With a restaurant population consisting mainly of fast food chains, we’ve never really thought of the Village Shopping center on South University to be much of a culinary destination, and upon first glance, the simple sign that hangs above the entrance to Mr. Chen’s Asian Supermarket and Restaurant doesn’t do much to change that idea. Don’t let the faded and out-dated surroundings fool you, though: Mr. Chen’s is one of the most exciting places to shop and eat in town.

The grocery section is almost overwhelming, with aisle after aisle of exotic foods, spices, cookware and a wall-long, well-maintained fish market. Stocked with live crawfish and blue crabs, huge slabs of grouper, tilapia, and catfish, and some out-of-the ordinary things like snails and conchs, this section alone makes the store worth a visit. The back wall boasts a varied, inexpensive selection of fresh produce, herbs, and meats that’s sure to please any bargain hunter. Some of the delicacies, such as the fertilized duck eggs known as balut, are beyond our experience, but we found ourselves salivating at the whole roast ducks and piles of fruit.


In addition to the wonderland of ingredients and snacks that constitutes the grocery section of Mr. Chen’s, the store also has a small, elegantly decorated restaurant. Like the grocery section, the restaurant’s offerings are diverse, reasonably priced, and extremely fresh — and served up quick enough to make an hour-long lunch break seem a lot longer.

We always like to start our meal at any Chinese restaurant with an order of dumplings, which are available either steamed or pan-fried. At $3.95 for an order of eight, we thought it prudent to try both varieties. We’re pretty picky about our dumplings, having eaten far too many limp and soggy versions, but these hit the spot. The steamed dumplings were firm, tightly wrapped, and packed with a savory pork mixture that had a nicely balanced flavor — and more importantly, held up to a vigorous dunk in the soy sauce and rice vinegar dipping sauce provided. The pan-fried dumplings were crisply seared; fans of either variety of dumplings will enjoy these. 


We were less pleased with our second starter, a bowl of Seafood Hot and Sour soup ($4.95), which while loaded with flavorful shrimp and bits of crab was a touch too thick for our taste. A lighter touch with the cornstarch in the broth-based soup would have served it well.

The best deals on the menu are to be found at lunch, and we tried several. Each lunch special is served with a scoop of either fried or steamed rice and a tasty egg roll. Being enamored of all things cashew, we tried both the Cashew Chicken ($6.50) and the Cashew Shrimp ($6.95), both of which came with a light sauce of stir-fried cashews, mushrooms, and zucchini. This proved to be the backbone for the rest of the lunch specials we tried: cashews or peanuts, mushrooms, zucchini, and a tangy sauce. While this might sound like a recipe for boredom, it isn’t — where the first two lunch specials we tried were savory and mild, the tender Kung Pao Beef ($6.50) we sampled on our second visit added a healthy dose of dried chili peppers to the mix and had us in a pleasant pepper glow by the end of the meal. Our last lunch special sampled, Sesame Chicken ($6.50) broke the mold completely, with breaded chunks of chicken in a sweet orange sauce.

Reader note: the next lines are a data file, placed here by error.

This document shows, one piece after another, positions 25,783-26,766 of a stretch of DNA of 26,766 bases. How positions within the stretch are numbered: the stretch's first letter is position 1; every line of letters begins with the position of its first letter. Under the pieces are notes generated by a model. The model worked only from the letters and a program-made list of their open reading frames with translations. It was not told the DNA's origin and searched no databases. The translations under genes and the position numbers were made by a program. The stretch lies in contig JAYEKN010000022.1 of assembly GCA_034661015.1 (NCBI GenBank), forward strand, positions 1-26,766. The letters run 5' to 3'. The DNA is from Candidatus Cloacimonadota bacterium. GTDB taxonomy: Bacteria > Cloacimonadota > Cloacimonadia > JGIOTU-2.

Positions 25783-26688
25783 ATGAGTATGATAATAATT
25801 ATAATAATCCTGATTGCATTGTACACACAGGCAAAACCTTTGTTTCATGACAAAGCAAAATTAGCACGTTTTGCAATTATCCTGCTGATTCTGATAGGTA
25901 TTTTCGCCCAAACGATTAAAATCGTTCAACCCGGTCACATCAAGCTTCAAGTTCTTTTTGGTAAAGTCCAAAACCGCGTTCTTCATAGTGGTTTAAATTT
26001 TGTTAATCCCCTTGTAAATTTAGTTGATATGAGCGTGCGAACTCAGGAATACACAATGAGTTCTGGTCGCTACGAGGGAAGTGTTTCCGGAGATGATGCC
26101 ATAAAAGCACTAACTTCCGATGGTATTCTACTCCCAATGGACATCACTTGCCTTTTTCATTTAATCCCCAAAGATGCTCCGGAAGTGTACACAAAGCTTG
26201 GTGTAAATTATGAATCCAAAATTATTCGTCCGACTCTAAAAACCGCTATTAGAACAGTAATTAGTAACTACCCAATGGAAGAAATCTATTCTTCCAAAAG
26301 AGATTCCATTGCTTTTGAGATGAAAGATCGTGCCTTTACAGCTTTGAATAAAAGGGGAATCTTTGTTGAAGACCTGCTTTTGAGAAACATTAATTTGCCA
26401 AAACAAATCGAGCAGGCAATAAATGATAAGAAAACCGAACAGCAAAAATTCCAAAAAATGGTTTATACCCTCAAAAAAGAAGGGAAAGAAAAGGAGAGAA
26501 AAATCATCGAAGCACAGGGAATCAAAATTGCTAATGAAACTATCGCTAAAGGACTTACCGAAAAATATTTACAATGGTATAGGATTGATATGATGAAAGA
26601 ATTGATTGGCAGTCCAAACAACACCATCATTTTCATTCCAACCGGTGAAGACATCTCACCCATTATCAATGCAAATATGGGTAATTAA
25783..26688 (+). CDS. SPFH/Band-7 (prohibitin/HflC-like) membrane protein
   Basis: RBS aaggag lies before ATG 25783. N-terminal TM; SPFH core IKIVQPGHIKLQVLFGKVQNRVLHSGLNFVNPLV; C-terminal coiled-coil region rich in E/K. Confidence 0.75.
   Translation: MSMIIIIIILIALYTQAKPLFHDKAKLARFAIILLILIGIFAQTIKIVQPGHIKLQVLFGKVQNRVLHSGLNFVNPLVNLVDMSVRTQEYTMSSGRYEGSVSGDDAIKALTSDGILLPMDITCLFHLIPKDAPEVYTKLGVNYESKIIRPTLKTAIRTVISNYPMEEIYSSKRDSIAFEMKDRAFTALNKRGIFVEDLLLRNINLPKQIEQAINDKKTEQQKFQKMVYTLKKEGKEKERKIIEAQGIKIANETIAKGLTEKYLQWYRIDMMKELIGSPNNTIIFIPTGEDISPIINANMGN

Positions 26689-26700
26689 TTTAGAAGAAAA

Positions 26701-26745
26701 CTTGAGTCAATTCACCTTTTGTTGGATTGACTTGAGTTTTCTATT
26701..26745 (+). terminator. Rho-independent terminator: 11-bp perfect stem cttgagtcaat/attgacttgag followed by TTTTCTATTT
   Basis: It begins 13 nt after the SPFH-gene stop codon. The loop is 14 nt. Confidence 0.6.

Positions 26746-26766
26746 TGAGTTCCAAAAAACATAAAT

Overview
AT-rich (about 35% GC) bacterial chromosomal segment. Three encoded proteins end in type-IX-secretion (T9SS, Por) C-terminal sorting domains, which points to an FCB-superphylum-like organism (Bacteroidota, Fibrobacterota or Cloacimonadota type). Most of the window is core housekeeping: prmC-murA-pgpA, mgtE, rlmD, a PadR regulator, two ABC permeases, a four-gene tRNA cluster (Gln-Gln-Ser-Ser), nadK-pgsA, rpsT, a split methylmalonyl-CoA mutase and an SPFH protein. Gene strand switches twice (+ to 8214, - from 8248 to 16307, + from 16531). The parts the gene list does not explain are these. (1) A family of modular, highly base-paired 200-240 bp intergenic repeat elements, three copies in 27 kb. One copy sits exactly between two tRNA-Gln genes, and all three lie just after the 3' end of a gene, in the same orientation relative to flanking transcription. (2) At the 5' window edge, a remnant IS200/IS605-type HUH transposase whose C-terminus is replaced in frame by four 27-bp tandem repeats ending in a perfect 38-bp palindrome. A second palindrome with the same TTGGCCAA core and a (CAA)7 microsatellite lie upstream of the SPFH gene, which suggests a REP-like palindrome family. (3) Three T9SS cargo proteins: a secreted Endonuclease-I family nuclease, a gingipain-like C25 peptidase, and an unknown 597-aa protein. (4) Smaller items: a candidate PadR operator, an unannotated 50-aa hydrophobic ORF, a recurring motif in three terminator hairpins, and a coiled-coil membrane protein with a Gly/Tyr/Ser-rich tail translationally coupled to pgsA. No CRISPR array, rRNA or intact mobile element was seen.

We returned for dinner to try Chen’s Crazy Spicy Chicken ($8.95), which we had to order based on name alone. The chicken in question was dusted with rice flour and fried crisp along with pieces of seitan (wheat gluten), scallions and more of those hot red peppers. It tasted like some of the best popcorn chicken we’ve ever eaten, but we thought it could have been spicier, at least as spicy as the Kung Pao Beef we had earlier. Wanting to try a noodle dish, we went for the Combination Lo Mein, a generous portion of firm noodles mixed with bits of beef, chicken, shrimp, and cabbage. The flavors and textures of the lo mein were executed perfectly, but we wished for a few more vegetables in the mix. Either of these dishes could be split between two people, adding to the value on this menu.

The best part of the Mr. Chen’s menu is the huge variety of dishes on offer. Despite having eaten there multiple times, we’ve just barely scratched the surface of the menu, which includes things found on few menus in Arkansas — like jellyfish, stir-fried anchovies, crispy pig’s ear, and several dishes that prominently featured the word “intestines.” Foodies interested in unleashing their inner Andrew Zimmern could definitely stage their own “Bizarre Foods” meal at Mr. Chen’s, while folks more used to tried and true mainstream items will be impressed with the high-quality versions of those dishes found here. On every visit, service was impeccable and friendly, and the food is served up so fast and fresh that you’ll find yourself digging into a plate of something delicious before you know it.